We would certainly stay longer than our planned and pre-booked 2 nights if it wasn’t for the fact that we’re hungry for a new country. We’re so close to leaving Chile, and as sad as that is, we’re so excited about moving onto Bolivia that we just want to get north now to San Pedro where we can begin the next phase of our trip.

Yesterday and today we haven’t done a great deal physically, seen a bit of town and squeezed in some socialising … with a couple of Scottish girls (Alison and Joanna) a German and a Dutch (Sanne) girl. Had a great evening last night chatting and teaching Lars some Scottish slang.

Before we catch our bus to San Pedro later today Bernice is going to go and learn how to make her own leather flip-flops while Huw looks at install some new features on our blog.

The flip-flop experience was fantastic. Best value 2 hours without a doubt and highly recommended. Bernice is now the proud owner of a great pair of leather flip-flops she made herself right down to the pattern on the leather and the colour. The only bit of the process she didn’t do herself was using the lathe and the final trim of the rubber sole. Which incidentally uses old tyres. All for about £13. Genius! As soon as she got back we high tailed it down to the bus station for our next 16 hour journey!!!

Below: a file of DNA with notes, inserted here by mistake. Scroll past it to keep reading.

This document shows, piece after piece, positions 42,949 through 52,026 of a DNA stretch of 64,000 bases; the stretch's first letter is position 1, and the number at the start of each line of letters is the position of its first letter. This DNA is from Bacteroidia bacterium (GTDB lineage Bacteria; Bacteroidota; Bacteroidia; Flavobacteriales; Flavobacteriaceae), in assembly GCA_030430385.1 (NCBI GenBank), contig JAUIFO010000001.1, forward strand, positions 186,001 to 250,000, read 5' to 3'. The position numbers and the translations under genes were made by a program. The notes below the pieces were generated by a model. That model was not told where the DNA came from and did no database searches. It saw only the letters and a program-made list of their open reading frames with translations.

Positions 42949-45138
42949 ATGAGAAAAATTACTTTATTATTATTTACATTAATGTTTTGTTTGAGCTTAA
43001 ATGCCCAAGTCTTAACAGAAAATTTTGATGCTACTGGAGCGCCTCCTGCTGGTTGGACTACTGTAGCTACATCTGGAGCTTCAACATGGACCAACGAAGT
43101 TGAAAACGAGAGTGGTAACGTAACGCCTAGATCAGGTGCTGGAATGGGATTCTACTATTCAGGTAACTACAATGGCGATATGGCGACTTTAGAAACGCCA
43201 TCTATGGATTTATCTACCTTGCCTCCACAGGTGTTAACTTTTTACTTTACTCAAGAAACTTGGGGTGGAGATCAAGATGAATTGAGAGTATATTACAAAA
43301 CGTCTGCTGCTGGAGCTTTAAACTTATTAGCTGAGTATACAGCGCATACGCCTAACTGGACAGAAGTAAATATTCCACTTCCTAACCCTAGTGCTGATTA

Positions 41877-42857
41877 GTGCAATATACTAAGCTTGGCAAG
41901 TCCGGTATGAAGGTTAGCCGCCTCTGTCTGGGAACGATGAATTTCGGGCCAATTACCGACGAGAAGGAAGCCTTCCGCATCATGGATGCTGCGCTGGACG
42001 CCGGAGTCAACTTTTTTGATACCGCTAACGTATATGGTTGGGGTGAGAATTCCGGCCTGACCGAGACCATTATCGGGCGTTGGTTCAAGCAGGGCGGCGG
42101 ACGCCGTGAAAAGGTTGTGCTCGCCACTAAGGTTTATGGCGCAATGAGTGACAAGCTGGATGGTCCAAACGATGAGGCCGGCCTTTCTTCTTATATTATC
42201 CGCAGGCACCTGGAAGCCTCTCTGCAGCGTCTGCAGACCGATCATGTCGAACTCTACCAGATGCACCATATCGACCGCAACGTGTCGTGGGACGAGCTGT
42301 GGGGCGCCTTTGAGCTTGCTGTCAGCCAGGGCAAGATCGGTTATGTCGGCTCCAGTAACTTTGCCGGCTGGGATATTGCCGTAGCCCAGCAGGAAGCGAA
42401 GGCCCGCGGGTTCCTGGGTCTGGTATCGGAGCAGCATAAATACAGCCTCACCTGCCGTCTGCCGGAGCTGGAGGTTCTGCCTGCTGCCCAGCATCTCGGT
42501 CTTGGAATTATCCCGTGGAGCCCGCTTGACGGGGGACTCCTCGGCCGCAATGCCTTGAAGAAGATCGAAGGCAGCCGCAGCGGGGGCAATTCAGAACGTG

While she was away Huw made a fair bit of progress today to with the blog. Working out how to link our updates on the blog to Facebook and Twitter. As well as investigating a new map option – the one we have just now isn’t joined up you’ll have noticed and is pretty annoying because you the reader have no real concept of the order we’ve visited places in when you look at it. So watch this space for a new souped up map page coming to you’re viewing soon.

The next hostel we’re booked into doesn’t have wifi so this might be the last update till we get settled in Bolivia in about a weeks time. Oh and by then the time difference between us and you guys back home will be 5 hours!!

The Pisco trail